In 2008, Sainsbury's opened a store in Gosforth High Street's Gosforth Shopping Centre, on the site of a former Kwik Save/Somerfield store. Nearby Kingston Park houses one of the country's largest Tesco supermarkets, which is known as a "Tesco Extra" superstore. Additionally a Marks & Spencer Food store is currently under construction opposite the Asda superstore.

Newcastle City Council reported to Great Park residents in a meeting that it has outline planning permission in 2007/08 for a new supermarket. However no such location has yet been confirmed.

Gosforth is served by five Tyne and Wear Metro stations: Ilford Road, South Gosforth, Regent Centre, Wansbeck Road and Fawdon. The control centre for the Metro system is located at South Gosforth station, and the main depot and car sheds are nearby. Regent Centre's Transport Interchange also contains a large bus station and multi-storey car park.

In 1902 Gosforth was linked by tramway to Wallsend, then Newcastle a year later; this tramway has long since been removed as other travel links evolved. The Gosforth Park Light Railway extended the tramlines from the High Street to the gates of Gosforth Park; this service ceased in 1930. In the late 1850s, prior to horse trams, a resident by the name of Mark Frater established an omnibus service connecting Gosforth and Newcastle.

In 1864 Gosforth was connected to the Blyth and Tyne railway. In 1905 the Ponteland Railway was opened from Gosforth to Ponteland. Three stations in Gosforth were on this route, South Gosforth (the 1864 station renamed), West Gosforth and Coxlodge. With the opening of the Metro system in the 1980s the locations of these stations were used for the modern South Gosforth, Regent Centre and Fawdon stations respectively.

In 2009 Newcastle City Council agreed to £9.6 million worth of plans to revamp roads around Gosforth, including the High Street and the Great North Road. With the proposed improvements there would be up to 13 months of roadworks, starting in 2012. The High Street is to have bus lanes, and other traffic is to be confined to one lane in each direction. The city council aims to get 90% of the funding for the congestion improvements from the Department for Transport.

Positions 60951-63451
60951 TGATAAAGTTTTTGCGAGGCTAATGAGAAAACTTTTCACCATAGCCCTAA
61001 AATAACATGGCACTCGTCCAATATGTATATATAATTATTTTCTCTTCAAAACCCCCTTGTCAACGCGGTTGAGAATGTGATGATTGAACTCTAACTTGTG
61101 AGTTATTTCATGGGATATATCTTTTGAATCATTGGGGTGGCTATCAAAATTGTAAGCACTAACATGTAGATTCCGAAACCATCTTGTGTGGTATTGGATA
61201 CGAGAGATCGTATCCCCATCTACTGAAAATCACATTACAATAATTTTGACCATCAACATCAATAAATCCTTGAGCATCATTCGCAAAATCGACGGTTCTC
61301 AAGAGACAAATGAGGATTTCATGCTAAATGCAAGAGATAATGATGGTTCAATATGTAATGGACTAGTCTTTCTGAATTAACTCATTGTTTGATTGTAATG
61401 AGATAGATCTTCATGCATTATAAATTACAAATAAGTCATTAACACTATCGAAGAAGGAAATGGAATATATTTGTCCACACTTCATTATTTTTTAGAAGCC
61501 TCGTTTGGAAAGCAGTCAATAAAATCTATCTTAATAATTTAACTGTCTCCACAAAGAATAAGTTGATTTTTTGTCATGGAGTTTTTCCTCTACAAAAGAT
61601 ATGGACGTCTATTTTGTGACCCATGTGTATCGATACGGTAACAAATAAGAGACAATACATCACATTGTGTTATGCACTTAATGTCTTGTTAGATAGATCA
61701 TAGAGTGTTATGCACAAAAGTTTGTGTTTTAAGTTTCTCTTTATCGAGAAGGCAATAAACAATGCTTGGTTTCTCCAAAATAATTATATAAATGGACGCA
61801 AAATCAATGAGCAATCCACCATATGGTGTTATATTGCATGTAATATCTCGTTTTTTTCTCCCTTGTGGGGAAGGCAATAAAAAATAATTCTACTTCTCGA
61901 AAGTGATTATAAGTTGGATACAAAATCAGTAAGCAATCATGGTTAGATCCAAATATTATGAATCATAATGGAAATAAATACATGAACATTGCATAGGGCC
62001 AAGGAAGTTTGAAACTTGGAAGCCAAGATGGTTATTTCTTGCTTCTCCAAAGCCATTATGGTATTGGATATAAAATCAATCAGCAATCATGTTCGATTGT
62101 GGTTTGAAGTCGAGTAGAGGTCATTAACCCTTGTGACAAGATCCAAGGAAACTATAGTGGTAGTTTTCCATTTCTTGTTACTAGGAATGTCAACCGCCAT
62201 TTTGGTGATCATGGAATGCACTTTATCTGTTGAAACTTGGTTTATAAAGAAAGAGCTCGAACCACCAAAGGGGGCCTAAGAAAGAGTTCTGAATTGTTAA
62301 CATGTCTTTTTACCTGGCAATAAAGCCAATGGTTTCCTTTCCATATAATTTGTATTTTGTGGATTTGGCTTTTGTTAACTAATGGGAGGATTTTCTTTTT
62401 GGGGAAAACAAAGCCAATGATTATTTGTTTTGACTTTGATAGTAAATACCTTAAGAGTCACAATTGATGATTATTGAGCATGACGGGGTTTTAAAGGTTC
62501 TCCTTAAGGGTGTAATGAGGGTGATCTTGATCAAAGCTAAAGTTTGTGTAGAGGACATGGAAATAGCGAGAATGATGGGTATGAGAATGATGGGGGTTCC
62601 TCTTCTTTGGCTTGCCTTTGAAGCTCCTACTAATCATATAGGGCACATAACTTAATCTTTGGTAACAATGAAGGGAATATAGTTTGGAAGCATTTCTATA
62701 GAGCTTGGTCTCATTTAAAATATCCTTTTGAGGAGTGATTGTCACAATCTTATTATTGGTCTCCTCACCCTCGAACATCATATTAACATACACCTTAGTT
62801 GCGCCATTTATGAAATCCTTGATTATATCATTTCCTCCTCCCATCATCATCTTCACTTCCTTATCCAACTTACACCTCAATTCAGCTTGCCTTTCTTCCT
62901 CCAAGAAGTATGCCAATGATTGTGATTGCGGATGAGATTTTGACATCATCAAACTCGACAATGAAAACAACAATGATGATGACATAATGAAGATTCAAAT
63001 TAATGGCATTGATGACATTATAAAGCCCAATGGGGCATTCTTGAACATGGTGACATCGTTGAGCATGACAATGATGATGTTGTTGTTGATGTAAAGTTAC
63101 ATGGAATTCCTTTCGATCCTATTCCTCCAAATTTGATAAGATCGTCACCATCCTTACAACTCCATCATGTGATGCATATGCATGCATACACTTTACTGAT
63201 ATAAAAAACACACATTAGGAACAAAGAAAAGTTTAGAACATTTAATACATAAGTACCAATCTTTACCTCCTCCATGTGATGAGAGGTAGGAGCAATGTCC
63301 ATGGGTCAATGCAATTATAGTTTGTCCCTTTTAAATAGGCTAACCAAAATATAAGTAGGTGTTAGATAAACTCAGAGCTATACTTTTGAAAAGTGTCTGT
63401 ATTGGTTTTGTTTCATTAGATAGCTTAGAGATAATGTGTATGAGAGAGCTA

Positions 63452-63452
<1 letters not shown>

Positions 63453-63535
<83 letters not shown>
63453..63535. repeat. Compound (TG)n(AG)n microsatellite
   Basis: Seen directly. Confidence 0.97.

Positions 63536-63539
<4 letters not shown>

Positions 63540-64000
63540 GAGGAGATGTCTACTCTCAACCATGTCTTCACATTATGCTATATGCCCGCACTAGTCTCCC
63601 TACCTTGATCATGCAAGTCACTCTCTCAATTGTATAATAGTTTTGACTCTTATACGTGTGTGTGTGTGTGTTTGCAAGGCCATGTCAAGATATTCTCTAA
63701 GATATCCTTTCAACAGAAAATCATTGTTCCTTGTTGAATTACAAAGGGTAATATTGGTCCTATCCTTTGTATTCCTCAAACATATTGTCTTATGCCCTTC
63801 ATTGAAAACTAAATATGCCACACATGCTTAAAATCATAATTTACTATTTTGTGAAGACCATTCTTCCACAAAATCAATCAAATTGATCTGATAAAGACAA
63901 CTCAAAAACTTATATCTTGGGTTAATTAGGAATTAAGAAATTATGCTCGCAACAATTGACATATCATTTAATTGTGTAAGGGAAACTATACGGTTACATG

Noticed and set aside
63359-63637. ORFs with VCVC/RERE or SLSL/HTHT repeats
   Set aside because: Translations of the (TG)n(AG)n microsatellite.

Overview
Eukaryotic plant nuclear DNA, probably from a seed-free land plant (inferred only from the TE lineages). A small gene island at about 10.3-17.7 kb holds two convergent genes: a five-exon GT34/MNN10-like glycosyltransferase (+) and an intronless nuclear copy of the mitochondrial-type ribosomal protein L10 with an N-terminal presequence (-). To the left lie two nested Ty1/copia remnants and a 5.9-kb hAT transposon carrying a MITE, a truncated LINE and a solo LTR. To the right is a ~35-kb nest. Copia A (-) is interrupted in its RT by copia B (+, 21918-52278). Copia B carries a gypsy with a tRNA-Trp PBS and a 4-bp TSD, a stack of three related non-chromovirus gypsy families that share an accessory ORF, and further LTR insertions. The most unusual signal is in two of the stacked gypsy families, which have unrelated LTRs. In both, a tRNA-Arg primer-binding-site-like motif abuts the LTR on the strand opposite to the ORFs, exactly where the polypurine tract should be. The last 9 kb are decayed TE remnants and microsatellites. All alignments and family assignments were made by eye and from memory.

The current Civic Hall in Gosforth is on Regent Farm Road and was built in the 1970s as a replacement for the old Central Hall on the High Street. A Second World War plaque is located in the Hall. As of 2011 the hall is not regularly used and the council are looking at other potential community uses for the building.

Primary schools
St. Charles RC Primary School, St. Oswald's RC Primary School, Wyndham Primary School.

First schools
Archbishop Runcie CE First School, Archibald First School, Broadway East First School, Gosforth Park First School, Grange First School, Regent Farm First School, South Gosforth First School & Brunton First School.

Middle schools
Gosforth Central Middle School, Gosforth East Middle School, Gosforth Junior High Academy (formerly Gosforth West Middle School).

High schools
Gosforth Academy (formerly Gosforth High School / Gosforth Grammar School).

Independent schools
Newcastle School for Boys, Westfield School (for Girls), Central Newcastle High School (for Girls).

Sixth form colleges
Gosforth Academy Sixth Form College.

Adult education
Gosforth Community Education College.

Information provided in good faith and maybe be subect to further updates.